Mozambique Recap

New Jersey based F3B Global Scholar Athlete organization took their program to the motherland for the 12th consecutive year. During the summer of 2010, they partnered with the US Embassy in Mozambique and ran their program at a public secondary school in Namaacha. The quaint, sleepy town of Namaacha, according to Rueben Hernandez, Country Director, Peace Corps Mozambique, was the ideal place to host the program because of the warmth of the people, the receptiveness of the community and the needs of the local youth. The town lies 80 kilometers west of Maputo (capital city) and borders Swaziland. It is well known for its colonial church and for its waterfall.

F3B is a small, NJ based 501c3 organization and its mission is to increase international awareness and communication between American and African teenage girls. This mission is achieved in phases; the first one includes an athletic-leadership camp which is annually deployed in two countries in Africa during the summer. The athletic-leadership camp includes 35 hours of basketball and 30 hours of leadership development in areas such as Communications, Team Building, Leadership, Conflict Resolution, Wireless Technology and HIV/AIDS awareness. During phase two, select African athlete-scholars from the previous summers and host countries are invited to the US. During a three week stay in the States, the young women attend a science and technology camp for secondary students at a local university, participate in a basketball camp, again at a local university, sight see in NJ and NY, and participate in a three day introduction to the world of Telecommunications and Engineering at Alcatel-Lucent, one of F3B’s primary sponsors. While at Alcatel-Lucent, they learn about the newest innovations in telecommunications, how and why their cell phones work and are mentored by women engineers. By the end of their three day “work week” they have an appreciation of what it actually means to work as an engineer and why it is critical to be strong in Math and Science if one wants to pursue a career in the field of engineering. Phase three of the program consists of on-going mentoring by the F3B leadership team for all of the participants and often these relationships span the remainder of the participant’s formal education and beyond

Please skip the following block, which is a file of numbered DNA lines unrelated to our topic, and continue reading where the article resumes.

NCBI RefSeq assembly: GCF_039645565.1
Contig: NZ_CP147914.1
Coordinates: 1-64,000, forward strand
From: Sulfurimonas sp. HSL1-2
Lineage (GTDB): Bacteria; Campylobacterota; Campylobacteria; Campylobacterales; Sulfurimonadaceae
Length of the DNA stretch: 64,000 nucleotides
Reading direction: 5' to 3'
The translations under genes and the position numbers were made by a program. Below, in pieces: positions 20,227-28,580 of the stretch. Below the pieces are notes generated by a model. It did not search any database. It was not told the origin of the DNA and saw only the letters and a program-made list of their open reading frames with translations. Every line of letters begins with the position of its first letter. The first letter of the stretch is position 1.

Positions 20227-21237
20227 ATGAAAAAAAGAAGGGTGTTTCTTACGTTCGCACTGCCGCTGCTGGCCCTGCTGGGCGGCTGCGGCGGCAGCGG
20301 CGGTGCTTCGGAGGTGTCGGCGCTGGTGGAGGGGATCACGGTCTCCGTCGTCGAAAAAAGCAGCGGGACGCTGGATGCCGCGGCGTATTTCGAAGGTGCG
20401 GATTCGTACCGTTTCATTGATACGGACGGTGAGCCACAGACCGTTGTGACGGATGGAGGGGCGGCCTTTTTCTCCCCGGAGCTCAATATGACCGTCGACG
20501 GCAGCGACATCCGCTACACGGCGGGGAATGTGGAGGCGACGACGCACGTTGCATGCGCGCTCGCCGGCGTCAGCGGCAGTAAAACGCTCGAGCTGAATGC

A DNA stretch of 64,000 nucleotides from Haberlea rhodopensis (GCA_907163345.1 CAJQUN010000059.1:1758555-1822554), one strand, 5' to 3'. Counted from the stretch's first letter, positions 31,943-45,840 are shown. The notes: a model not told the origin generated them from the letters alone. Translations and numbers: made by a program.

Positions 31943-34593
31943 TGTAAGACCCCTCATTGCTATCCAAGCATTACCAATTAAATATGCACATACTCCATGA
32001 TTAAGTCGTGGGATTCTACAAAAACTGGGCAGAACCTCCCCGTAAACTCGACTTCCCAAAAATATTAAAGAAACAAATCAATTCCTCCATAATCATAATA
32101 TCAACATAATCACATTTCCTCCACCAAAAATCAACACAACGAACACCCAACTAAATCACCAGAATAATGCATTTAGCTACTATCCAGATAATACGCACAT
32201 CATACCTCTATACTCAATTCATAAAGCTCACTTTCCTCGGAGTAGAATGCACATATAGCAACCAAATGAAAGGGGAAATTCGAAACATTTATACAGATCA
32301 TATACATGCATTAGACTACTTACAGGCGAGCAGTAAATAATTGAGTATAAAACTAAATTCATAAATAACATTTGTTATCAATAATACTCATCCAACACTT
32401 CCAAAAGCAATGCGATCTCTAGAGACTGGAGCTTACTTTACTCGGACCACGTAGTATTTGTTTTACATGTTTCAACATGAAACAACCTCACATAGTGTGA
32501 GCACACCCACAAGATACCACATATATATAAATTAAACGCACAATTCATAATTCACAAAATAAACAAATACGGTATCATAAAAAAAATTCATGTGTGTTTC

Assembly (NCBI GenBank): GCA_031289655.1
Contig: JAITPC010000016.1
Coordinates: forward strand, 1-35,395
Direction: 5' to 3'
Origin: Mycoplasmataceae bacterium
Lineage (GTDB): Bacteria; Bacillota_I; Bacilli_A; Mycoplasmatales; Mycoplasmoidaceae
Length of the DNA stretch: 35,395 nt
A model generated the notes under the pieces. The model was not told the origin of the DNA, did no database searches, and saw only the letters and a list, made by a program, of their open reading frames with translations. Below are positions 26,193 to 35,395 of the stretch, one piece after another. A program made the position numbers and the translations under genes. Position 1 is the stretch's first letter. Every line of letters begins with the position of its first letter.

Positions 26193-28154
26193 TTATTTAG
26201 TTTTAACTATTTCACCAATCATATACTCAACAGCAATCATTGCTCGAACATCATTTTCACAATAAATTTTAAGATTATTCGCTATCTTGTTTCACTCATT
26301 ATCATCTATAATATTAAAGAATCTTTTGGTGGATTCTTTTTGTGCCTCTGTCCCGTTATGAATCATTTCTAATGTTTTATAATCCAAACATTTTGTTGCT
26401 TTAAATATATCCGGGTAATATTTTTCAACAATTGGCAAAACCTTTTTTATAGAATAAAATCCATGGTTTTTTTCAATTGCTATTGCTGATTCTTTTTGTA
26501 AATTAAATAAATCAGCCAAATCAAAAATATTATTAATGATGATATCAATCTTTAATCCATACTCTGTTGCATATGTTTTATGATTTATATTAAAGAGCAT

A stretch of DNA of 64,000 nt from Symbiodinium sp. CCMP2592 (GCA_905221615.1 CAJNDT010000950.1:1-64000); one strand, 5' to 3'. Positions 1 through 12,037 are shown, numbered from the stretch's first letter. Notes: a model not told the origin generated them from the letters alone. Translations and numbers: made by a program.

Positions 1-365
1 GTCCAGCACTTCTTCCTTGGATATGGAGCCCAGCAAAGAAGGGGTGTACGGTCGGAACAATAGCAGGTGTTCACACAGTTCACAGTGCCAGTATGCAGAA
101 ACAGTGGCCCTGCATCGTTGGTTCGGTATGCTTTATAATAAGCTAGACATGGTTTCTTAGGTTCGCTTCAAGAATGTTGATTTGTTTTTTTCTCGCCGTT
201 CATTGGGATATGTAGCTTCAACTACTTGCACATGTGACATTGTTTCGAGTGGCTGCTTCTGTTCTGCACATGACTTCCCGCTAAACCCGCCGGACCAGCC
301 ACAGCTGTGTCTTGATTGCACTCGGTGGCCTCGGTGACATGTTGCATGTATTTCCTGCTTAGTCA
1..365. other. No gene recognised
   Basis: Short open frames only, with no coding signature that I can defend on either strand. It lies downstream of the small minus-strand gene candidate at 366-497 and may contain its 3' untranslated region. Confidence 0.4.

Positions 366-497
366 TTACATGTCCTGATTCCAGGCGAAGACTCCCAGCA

The US 2010 team consisted of five high school athletes from New Jersey, Maryland and Massachusetts and the professional development team. The professional development team included two photographers, one student journalist, two college/university level lead coaches (Paterson and Merrimack University) a nurse, three electrical engineers, and one manager from Alcatel-Lucent, security personnel, and a communications expert from the State of NJ. In addition to the US team, additional staff from the US Embassy in Mozambique included Cultural specialist, Anacleto Machava, Ethan Tabor, Public Affairs Office and a bevy of other staff who worked with us to ensure the projects success. The community of Namaacha provided translators, spiritual advisors (nuns), security and high school liaisons.

The program was a resounding success and was at times an experience in culture shock. The long days consisted of the classroom and basketball ball work, hanging out with the African participants, answering questions of curious students who were not selected to participate in the program, as well as visits to a local orphanage, a near by village, snacks at a teacher’s home, trying to call home and assure the parents that all was well, hiking to see the famous waterfalls (which were not quite overflowing since it was winter in Mozambique), hauling water for showers and laundry, appreciating local cuisine at the high school cooked over an open fire in large vats e.g., chicken head soup for lunch and dinner every day, bread and tea for breakfast (6:00 am sharp or no breakfast because the food ran out), shopping at a local, traditional African market, visiting the Embassy and learning about the projects being implemented by the US government to assist with the countries development needs, a weekend at a guest house in Swaziland and the culminating experience – sightseeing in Johannesburg and visiting the Alcatel-Lucent offices in South Africa.

As usual, the F3B experience was a life altering one for all participants even those who had worked with the organization before. According to some of the girls, they really appreciated their families more and the sacrifices being made to ensure their quality of lives; some looked forward to going back to school and studying harder since they now know that free, public school education as they know it, is not a given in countries like Mozambique; some could not wait to have an American meal and some have already signed up for 2011.

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